Heinrich Dusemer 1345-1351 Winrich von Kniprode 1352-1382 Conrad Zöllner von Rothenstein 1382-1390 Conrad von Wallenrode 1390-1393 Conrad von Jungingen 1393-1407
Ulrich von Jungingen 1407-1410 Heinrich von Plauen 1410-1413 Michael Küchmeister von Sternberg 1414-1422 Paul von Risdorf 1422-1441 Conrad von Erlichshausen 1441-1449

Residence: Krolewiec (Konigsberg) (1457-1525) ... ... ... ...
Ludwig von Erlichshausen 1450-1469 Heinrich Reuss von Plauen 1469-1470 Heinrich Reffle von Richtenberg 1470-1477 Martin Truchsess von Wetzhausen 1477-1489 Johann von Tiefen 1489-1497
Friedrich von Sachsen 1498-1510 Albrecht von Brandenburg-Ansbach 1511-1525

Residence: Mergentheim (1525-1809) ... ... ... ...
Walter von Cronberg 1527-1543 Wolfgang Schutzbar called Milchling 1543-1566 Georg Hund von Wenckheim 1566-1572 Heinrich von Bobenhausen 1572-1590/95 Maximilian von Osterreich 1590/95-1618
Karl von Osterreich 1619-1624 Johann Eustach von Westernach 1625-1627 Johann Kaspar von Stadion 1627-1641 Leopold Wilhelm von Osterreich 1641-1662 Karl Joseph von Osterreich 1662-1664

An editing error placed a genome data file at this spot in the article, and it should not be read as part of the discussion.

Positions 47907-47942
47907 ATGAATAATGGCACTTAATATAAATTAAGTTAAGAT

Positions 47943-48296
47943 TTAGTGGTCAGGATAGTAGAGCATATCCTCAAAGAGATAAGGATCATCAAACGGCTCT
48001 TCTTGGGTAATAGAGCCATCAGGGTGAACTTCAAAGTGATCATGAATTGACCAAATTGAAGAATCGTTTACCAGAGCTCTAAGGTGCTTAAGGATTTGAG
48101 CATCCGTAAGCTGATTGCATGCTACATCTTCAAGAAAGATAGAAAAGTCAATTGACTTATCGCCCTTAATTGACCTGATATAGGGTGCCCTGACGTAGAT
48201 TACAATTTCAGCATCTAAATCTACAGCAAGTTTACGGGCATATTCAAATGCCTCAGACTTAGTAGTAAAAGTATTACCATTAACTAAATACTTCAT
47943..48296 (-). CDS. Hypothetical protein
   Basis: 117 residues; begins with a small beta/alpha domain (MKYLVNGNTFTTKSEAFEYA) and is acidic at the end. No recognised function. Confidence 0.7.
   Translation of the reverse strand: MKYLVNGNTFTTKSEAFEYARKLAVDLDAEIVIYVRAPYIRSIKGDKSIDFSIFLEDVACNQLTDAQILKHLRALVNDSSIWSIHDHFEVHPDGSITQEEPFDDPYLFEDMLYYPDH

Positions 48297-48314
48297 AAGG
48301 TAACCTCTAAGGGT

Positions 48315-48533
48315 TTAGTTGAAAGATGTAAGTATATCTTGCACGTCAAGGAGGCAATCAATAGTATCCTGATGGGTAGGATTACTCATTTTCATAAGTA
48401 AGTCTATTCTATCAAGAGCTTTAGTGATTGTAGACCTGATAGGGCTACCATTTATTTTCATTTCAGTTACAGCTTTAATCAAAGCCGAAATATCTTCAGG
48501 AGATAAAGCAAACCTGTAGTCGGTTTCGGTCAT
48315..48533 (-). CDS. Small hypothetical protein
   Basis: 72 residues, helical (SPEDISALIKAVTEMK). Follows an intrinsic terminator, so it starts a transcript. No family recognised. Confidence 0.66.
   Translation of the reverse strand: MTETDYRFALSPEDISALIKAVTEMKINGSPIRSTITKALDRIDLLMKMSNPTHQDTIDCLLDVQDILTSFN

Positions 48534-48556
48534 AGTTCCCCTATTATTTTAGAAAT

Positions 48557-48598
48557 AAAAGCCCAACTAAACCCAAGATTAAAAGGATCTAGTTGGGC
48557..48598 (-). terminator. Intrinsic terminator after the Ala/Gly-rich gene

Johann Kaspar von Ampringen 1664-1684 Ludwig Anton von Pfalz-Neuberg 1684-1694 Franz Ludwig von Plalz-Neuberg 1694-1732 Clemens August von Bayern 1732-1761 Karl Alexander von Lothringen 1761-1780
Maximilian Franz von Osterreich 1780-1801 Karl Ludwig von Osterreich 1801-1804

Residence: Vienna (from 1809)

Anton Victor von Osterreich 1804-1835 Maximillian Joseph von Osterreich-Este 1835-1863 Wilhelm von Osterreich 1863-1894 Eugen von Osterreich 1894-1923

Priestly Order

Norbert Klein 1923-1933 Paul Heider 1933-1936 Robert Schalzky 1936-1948 Marian Tumler 1948-1970 Ildefons Pauler 1970-1988 Arnold Wieland 1988-